Monday, June 18, 2012

Rescuing food destined for the dumpster

I've been thinking a lot about food waste lately. I recently borrowed Dive! (the film) from the library (it's great), and I'm currently reading An Everlasting Meal - cooking with economy and grace by Tamar Adler (pure poetry and I want to buy a copy for everyone I know).

So inspired, I walked into my local health food store to discover that all their organic whole milk was marked down from $3.79 to $.99. The reason for the drastic price reduction was that it was due to expire in two days. Knowing what I know about expiry dates I bought all 6 litres they had on sale. The owner of the shop was happy to sell it so that she didn't have to "pour it down the drain".

Each litre container was slightly bloated but a taste test of each revealed that the milk wasn't even starting to go off. It was absolutely fine. After turning the first litre into yogurt I decided to turn the rest into paneer. I could have also made ice cream/frozen custard but I was excited to make my first attempt at cheese.

A quick search of the internet turned up countless recipes. I picked this one, followed the recipe exactly and it worked perfectly. I worked in batches and had hoped to use the whey from the first batch to separate the curds from the whey in the second batch (instead of using lemon juice) but it didn't work. So I switched back to lemon juice.

All in all I ended up with 2.5 cups of paneer. After pressing the paneer and cutting it into cubes, there were some crumbly bits from the edges of the block which I salted and used the next day on top of a salad. Since I didn't want to eat all that paneer in the next week, I fried the 2.5 cups of cubes and froze them. I'm already craving mattar paneer.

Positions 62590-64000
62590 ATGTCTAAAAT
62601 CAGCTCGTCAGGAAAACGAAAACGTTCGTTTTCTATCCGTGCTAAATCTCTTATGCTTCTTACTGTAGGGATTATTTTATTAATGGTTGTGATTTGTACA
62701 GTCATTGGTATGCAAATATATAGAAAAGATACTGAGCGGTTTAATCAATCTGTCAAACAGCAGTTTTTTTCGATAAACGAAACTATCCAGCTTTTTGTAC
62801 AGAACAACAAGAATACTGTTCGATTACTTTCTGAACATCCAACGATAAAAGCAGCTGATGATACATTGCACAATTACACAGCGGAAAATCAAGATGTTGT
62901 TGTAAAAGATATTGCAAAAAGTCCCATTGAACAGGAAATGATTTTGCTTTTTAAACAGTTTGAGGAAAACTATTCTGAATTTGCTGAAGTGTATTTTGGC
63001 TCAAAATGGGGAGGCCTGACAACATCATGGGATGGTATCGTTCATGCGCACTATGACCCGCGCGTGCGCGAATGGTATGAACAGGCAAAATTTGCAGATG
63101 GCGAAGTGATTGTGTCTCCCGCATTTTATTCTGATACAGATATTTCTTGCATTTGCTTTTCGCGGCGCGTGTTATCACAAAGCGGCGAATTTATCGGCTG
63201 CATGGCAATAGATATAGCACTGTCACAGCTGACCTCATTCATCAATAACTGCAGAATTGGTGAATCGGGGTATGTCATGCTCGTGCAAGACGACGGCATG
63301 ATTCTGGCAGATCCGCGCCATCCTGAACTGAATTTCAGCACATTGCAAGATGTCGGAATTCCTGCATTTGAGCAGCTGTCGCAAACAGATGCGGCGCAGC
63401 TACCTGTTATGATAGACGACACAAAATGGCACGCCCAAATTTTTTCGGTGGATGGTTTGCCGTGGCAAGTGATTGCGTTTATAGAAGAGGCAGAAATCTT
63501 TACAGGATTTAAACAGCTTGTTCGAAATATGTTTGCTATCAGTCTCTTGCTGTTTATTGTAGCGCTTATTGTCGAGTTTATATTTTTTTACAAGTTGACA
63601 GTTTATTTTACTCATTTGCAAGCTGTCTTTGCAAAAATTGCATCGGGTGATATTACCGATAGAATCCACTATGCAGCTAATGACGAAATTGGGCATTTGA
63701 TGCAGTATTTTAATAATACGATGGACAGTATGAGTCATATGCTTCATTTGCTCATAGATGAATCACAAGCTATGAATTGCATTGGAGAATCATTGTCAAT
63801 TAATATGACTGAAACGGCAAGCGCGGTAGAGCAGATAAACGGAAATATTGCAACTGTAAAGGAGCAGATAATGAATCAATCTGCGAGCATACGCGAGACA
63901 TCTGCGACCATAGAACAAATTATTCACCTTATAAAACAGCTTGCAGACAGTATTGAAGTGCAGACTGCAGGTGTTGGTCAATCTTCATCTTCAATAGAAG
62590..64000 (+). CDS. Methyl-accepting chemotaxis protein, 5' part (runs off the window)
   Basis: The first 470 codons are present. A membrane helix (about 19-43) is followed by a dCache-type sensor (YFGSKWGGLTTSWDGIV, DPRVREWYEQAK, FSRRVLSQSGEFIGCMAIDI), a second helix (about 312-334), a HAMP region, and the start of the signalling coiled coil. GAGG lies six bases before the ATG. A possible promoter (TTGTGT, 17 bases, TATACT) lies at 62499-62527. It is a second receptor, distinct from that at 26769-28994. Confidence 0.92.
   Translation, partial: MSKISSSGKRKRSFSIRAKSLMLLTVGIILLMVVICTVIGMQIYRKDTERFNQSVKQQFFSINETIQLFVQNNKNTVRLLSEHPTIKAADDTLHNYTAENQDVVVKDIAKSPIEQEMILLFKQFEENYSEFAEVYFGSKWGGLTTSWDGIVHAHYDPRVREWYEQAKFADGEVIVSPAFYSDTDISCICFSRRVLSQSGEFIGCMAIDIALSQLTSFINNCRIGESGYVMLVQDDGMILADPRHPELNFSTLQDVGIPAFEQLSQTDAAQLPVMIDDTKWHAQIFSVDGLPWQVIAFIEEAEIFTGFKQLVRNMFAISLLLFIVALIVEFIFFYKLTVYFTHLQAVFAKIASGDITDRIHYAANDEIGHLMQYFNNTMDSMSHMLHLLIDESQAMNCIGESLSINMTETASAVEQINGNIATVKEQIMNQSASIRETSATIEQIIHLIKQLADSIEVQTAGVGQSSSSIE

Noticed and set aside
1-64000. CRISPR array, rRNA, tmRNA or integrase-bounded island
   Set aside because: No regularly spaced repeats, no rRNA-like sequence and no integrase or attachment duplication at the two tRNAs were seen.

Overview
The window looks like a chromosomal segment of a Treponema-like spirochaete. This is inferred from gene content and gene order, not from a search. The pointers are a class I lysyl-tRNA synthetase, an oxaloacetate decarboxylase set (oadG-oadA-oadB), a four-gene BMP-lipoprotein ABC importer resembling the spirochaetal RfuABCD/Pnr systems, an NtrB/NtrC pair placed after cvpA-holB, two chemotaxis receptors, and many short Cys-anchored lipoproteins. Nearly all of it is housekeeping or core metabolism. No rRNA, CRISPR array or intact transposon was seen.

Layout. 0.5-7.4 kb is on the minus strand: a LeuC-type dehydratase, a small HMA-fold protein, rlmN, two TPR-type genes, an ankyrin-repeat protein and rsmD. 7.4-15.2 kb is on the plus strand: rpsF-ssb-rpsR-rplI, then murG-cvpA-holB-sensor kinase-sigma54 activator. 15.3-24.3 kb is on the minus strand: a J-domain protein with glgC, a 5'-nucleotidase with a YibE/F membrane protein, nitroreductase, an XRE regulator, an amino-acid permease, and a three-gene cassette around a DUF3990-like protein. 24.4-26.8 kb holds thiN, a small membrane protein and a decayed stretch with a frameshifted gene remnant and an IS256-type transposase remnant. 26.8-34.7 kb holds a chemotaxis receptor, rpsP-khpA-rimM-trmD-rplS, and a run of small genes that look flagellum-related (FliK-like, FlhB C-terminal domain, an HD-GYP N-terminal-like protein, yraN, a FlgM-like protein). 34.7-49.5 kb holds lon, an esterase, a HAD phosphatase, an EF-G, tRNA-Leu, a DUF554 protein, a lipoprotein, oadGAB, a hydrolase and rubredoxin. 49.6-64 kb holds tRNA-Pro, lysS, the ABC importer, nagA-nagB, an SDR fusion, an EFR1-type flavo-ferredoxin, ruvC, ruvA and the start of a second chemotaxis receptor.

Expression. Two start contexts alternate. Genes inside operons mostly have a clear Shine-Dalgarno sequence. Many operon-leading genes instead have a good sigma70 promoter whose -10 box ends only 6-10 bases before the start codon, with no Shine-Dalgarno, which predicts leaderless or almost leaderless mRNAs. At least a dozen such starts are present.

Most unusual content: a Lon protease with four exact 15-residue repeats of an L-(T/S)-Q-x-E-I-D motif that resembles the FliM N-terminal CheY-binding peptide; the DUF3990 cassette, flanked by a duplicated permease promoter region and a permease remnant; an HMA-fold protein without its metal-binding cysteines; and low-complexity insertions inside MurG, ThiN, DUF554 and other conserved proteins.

What I realized in this is that knowing how to make food from scratch is not only economical (I ended up with 2.5 cups of organic paneer, and 1 litre of organic yogurt for $6 - as opposed to $22.74), but also makes me feel great. All the energy that was used by the cow, the farmer, and the distributor to get the milk to the store was not for nothing. And nothing ended up in the landfill (milk used, whey composted*, cartons recycled).

*I know whey makes a very healthy drink. I tried it but didn't like it. Any other suggestions for how to use whey would be much appreciated!

5 comments:

Julie said...

I was going to suggest giving it to the dog - I know Dex loves it. Upon googling (just to make sure it was safe for dogs), I found this:

http://www.theprairiehomestead.com/2011/06/16-ways-to-use-your-whey.html

Green Grrl said...

You are a genius! How could I have not thought to give it to the dog? He *loves* yogurt so I'm sure he'd love whey. Def. doing that next time! And maybe some of those other things on the prairehomestead list. Didn't know whey could be frozen! I like the idea of using it in baking. :)

Urban Girl said...

Sounds like a great book! Funny I was just reading Wanderlust: A Love Affair with Five Continents and she talked about how they used to dumpster dive outside of these expensive restaurants in Seattle in the early 90's and make the most amazing meals!

Love what you did with the organic milk! So resourceful!

Urban Girl said...

p.s. Just saw this:

http://ottawafood.blogspot.ca/2012/05/fontenelle-restaurant.html

Thought you would like!

Green Grrl said...

Hey Urban Girl!
I felt the same way when watching Dive! They even showed a chef who went diving with them who cooked up a gourmet meal with what they found. Heartbreaking to see all the meat thrown out though. Horrible to think that the animals died for nothing.

Thanks for the tip on the Fontenelle. I've never been there. Hooray for hidden gems in Vanier!